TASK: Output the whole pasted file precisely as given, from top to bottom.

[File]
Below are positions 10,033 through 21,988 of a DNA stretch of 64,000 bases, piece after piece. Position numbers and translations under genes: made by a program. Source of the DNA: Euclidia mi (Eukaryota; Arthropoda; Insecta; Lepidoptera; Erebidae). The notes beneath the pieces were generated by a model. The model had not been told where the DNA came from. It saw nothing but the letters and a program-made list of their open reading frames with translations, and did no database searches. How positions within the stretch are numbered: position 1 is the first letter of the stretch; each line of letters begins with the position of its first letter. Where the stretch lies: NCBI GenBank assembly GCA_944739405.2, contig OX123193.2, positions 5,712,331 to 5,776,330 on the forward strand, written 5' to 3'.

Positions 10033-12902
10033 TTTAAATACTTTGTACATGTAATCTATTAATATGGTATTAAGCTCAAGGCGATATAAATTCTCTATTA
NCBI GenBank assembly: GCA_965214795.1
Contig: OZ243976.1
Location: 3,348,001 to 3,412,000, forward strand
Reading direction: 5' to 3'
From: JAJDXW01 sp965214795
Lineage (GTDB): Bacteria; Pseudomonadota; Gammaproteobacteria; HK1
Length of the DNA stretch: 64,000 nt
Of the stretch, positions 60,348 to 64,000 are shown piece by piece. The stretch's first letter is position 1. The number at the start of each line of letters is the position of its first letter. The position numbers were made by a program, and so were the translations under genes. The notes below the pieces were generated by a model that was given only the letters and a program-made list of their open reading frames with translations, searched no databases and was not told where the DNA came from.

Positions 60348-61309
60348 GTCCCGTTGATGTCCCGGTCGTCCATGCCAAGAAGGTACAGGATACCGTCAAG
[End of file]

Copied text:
Below are positions 10,033 through 21,988 of a DNA stretch of 64,000 bases, piece after piece. Position numbers and translations under genes: made by a program. Source of the DNA: Euclidia mi (Eukaryota; Arthropoda; Insecta; Lepidoptera; Erebidae). The notes beneath the pieces were generated by a model. The model had not been told where the DNA came from. It saw nothing but the letters and a program-made list of their open reading frames with translations, and did no database searches. How positions within the stretch are numbered: position 1 is the first letter of the stretch; each line of letters begins with the position of its first letter. Where the stretch lies: NCBI GenBank assembly GCA_944739405.2, contig OX123193.2, positions 5,712,331 to 5,776,330 on the forward strand, written 5' to 3'.

Positions 10033-12902
10033 TTTAAATACTTTGTACATGTAATCTATTAATATGGTATTAAGCTCAAGGCGATATAAATTCTCTATTA
NCBI GenBank assembly: GCA_965214795.1
Contig: OZ243976.1
Location: 3,348,001 to 3,412,000, forward strand
Reading direction: 5' to 3'
From: JAJDXW01 sp965214795
Lineage (GTDB): Bacteria; Pseudomonadota; Gammaproteobacteria; HK1
Length of the DNA stretch: 64,000 nt
Of the stretch, positions 60,348 to 64,000 are shown piece by piece. The stretch's first letter is position 1. The number at the start of each line of letters is the position of its first letter. The position numbers were made by a program, and so were the translations under genes. The notes below the pieces were generated by a model that was given only the letters and a program-made list of their open reading frames with translations, searched no databases and was not told where the DNA came from.

Positions 60348-61309
60348 GTCCCGTTGATGTCCCGGTCGTCCATGCCAAGAAGGTACAGGATACCGTCAAG